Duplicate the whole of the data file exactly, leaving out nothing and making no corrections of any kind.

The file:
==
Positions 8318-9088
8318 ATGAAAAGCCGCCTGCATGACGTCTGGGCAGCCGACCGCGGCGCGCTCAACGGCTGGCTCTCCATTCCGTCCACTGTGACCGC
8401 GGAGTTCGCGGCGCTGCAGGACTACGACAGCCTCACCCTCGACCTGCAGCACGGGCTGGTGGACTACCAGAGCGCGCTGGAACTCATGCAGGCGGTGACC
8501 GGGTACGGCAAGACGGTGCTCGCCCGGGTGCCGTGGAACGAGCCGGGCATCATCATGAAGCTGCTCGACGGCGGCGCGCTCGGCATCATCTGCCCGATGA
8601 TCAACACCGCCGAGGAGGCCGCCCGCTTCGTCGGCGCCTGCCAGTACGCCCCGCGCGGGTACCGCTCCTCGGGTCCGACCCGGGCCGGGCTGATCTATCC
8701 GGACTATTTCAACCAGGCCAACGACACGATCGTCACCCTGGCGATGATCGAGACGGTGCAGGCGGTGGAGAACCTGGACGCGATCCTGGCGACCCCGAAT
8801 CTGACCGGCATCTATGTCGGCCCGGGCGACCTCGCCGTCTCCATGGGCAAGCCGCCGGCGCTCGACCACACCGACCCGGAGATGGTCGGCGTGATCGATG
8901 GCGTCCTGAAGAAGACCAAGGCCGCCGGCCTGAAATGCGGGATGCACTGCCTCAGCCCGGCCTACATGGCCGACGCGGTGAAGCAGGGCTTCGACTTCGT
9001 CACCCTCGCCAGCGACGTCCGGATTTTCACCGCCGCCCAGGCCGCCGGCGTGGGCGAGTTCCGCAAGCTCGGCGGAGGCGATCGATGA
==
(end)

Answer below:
Positions 8318-9088
8318 ATGAAAAGCCGCCTGCATGACGTCTGGGCAGCCGACCGCGGCGCGCTCAACGGCTGGCTCTCCATTCCGTCCACTGTGACCGC
8401 GGAGTTCGCGGCGCTGCAGGACTACGACAGCCTCACCCTCGACCTGCAGCACGGGCTGGTGGACTACCAGAGCGCGCTGGAACTCATGCAGGCGGTGACC
8501 GGGTACGGCAAGACGGTGCTCGCCCGGGTGCCGTGGAACGAGCCGGGCATCATCATGAAGCTGCTCGACGGCGGCGCGCTCGGCATCATCTGCCCGATGA
8601 TCAACACCGCCGAGGAGGCCGCCCGCTTCGTCGGCGCCTGCCAGTACGCCCCGCGCGGGTACCGCTCCTCGGGTCCGACCCGGGCCGGGCTGATCTATCC
8701 GGACTATTTCAACCAGGCCAACGACACGATCGTCACCCTGGCGATGATCGAGACGGTGCAGGCGGTGGAGAACCTGGACGCGATCCTGGCGACCCCGAAT
8801 CTGACCGGCATCTATGTCGGCCCGGGCGACCTCGCCGTCTCCATGGGCAAGCCGCCGGCGCTCGACCACACCGACCCGGAGATGGTCGGCGTGATCGATG
8901 GCGTCCTGAAGAAGACCAAGGCCGCCGGCCTGAAATGCGGGATGCACTGCCTCAGCCCGGCCTACATGGCCGACGCGGTGAAGCAGGGCTTCGACTTCGT
9001 CACCCTCGCCAGCGACGTCCGGATTTTCACCGCCGCCCAGGCCGCCGGCGTGGGCGAGTTCCGCAAGCTCGGCGGAGGCGATCGATGA